Bahía de Cadiz Natural Park
Encompassing a 10,522ha flat landscape of sandy beaches, marshes, salt pans, freshwater lakes and tidal inlets, as well as the two natural areas of Isla del Trocadero and the Marismas de Sancti Petri, the Cadiz Bay supports a surprising wealth of wildlife, given the built-up areas that are in and around it, which make up a population of around 400,000. This number swells considerably in summer with the popularity of resorts such as El Puerto de Santa María, Chipiona de la Frontera and Puerto Real with summer visitors.
Salt has been extracted from the bay since Phoenican times. The Romans used the salt for preserving fish and producing their garum sauce, while in the 15th century sailors used it for preserving food on their transatlantic voyages to the Americas.
The height of the bay's salt pan industry came much later, however. By the late 19th century more than 10,000ha of marshland had been turned into around 150 salt pans, but these went into decline with the increasing use of refridgeration, which superceded salting as a way of preserving food. Few salt pans are in operation today.
The salt pan industry has had a major impact on the bay, but the worst damage to the marshes was caused in the 1970s by the infilling the abandoned salt pans to make land for construction, to build houses, factories or tourist complexes.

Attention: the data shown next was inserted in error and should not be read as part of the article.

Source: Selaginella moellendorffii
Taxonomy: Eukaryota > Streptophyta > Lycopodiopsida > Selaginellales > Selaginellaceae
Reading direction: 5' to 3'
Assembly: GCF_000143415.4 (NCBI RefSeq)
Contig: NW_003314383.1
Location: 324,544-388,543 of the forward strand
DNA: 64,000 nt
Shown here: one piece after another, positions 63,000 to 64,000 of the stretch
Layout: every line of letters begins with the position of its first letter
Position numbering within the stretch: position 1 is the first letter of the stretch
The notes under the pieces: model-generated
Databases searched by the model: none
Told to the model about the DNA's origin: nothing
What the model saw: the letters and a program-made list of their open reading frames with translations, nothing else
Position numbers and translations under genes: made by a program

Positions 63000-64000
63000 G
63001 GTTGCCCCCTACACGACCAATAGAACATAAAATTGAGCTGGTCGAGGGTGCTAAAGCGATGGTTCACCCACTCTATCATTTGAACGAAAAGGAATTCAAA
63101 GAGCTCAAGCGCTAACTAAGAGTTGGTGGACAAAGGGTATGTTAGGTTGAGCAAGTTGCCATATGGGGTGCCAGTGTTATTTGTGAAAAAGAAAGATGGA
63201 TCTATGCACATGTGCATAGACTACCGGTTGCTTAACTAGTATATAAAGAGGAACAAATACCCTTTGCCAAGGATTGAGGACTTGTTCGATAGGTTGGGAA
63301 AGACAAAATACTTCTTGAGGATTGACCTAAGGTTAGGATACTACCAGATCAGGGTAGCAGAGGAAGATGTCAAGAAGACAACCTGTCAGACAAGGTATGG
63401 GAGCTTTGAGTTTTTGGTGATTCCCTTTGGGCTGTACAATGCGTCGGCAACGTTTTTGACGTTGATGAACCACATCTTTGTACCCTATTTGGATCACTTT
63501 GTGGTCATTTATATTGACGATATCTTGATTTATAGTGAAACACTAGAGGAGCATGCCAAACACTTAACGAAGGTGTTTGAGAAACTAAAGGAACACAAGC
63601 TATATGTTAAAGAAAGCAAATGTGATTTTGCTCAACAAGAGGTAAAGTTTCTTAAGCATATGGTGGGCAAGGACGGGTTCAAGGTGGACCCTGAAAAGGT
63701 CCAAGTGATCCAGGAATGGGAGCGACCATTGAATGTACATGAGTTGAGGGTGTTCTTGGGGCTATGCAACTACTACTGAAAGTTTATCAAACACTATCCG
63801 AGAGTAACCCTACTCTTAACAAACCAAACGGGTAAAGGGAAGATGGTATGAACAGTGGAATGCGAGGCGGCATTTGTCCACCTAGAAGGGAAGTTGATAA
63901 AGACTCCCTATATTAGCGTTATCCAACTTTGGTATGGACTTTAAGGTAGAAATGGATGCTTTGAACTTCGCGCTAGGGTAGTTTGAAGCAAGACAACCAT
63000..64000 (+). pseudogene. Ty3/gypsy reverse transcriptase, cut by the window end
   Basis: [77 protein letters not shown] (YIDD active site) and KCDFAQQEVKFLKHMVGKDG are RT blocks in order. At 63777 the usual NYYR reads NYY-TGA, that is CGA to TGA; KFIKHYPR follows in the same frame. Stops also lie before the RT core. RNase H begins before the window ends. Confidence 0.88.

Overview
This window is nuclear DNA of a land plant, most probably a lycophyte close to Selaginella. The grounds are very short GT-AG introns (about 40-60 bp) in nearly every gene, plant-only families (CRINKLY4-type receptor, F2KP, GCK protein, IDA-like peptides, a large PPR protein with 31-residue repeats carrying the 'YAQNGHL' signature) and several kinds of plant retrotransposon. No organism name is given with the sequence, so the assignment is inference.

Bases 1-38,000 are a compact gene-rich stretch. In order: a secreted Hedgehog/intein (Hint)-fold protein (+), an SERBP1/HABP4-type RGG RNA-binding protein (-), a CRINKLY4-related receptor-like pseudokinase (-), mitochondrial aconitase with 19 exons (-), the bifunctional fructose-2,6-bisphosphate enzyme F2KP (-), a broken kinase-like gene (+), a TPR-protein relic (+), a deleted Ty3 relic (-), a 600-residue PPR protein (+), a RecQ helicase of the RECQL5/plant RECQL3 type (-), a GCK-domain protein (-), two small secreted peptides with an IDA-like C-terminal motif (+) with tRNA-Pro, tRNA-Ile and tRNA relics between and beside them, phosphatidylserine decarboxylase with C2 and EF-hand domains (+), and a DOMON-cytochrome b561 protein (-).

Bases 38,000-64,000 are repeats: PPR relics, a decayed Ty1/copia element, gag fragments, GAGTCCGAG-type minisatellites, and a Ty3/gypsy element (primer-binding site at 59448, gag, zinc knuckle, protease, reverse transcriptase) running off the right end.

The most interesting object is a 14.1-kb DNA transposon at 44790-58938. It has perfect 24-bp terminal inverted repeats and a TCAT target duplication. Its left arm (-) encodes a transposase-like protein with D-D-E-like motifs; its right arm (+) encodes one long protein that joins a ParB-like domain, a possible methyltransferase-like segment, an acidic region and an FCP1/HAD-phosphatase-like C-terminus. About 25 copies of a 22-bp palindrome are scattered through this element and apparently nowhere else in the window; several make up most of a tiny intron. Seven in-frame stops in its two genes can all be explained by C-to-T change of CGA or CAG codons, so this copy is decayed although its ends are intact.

These threats to the environment were halted in 1989 with the creation of the natural park and the wetland area is today one of the most important in Europe, supporting a rich variety of plants and birds.
Cadiz, El Puerto de Santa María and Chipiona de la Frontera are full of bars and restaurants selling some of the best seafood in Andalucia, while El Puerto de Santa María is also renowned for its fino (sherry), the perfect accompaniment to the region's fish and shellfish dishes.
The Guadalete river empties into the bay at the Puerto de Santa María.
San Fernando Botanical Gardens in Avenida Pery-Junquera has 600 species of plant from Cadiz Bay and the whole province, as well as some from the Canary Islands and North and South America.
There is a park office at Calle Coghen in San Fernando, 956 590 405, which can provide information on the park, including maps and walks.
The main road through the park is the N443 Puerto Real/Cadiz road and the NIV that goes round the east and south parts of the park. But much of the park is hard to reach, including the privately owned salt pans. There are four signposted walks that traverse abandoned saltpans, beaches and pine forest. Alternatively, there are canoeing and boat trips in the bay.
There are lots of places to stay in Cadiz city, Chiclana de la Frontera and El Puerto de Santa María. Make sure you book in advance in August, when hotels fill up quickly.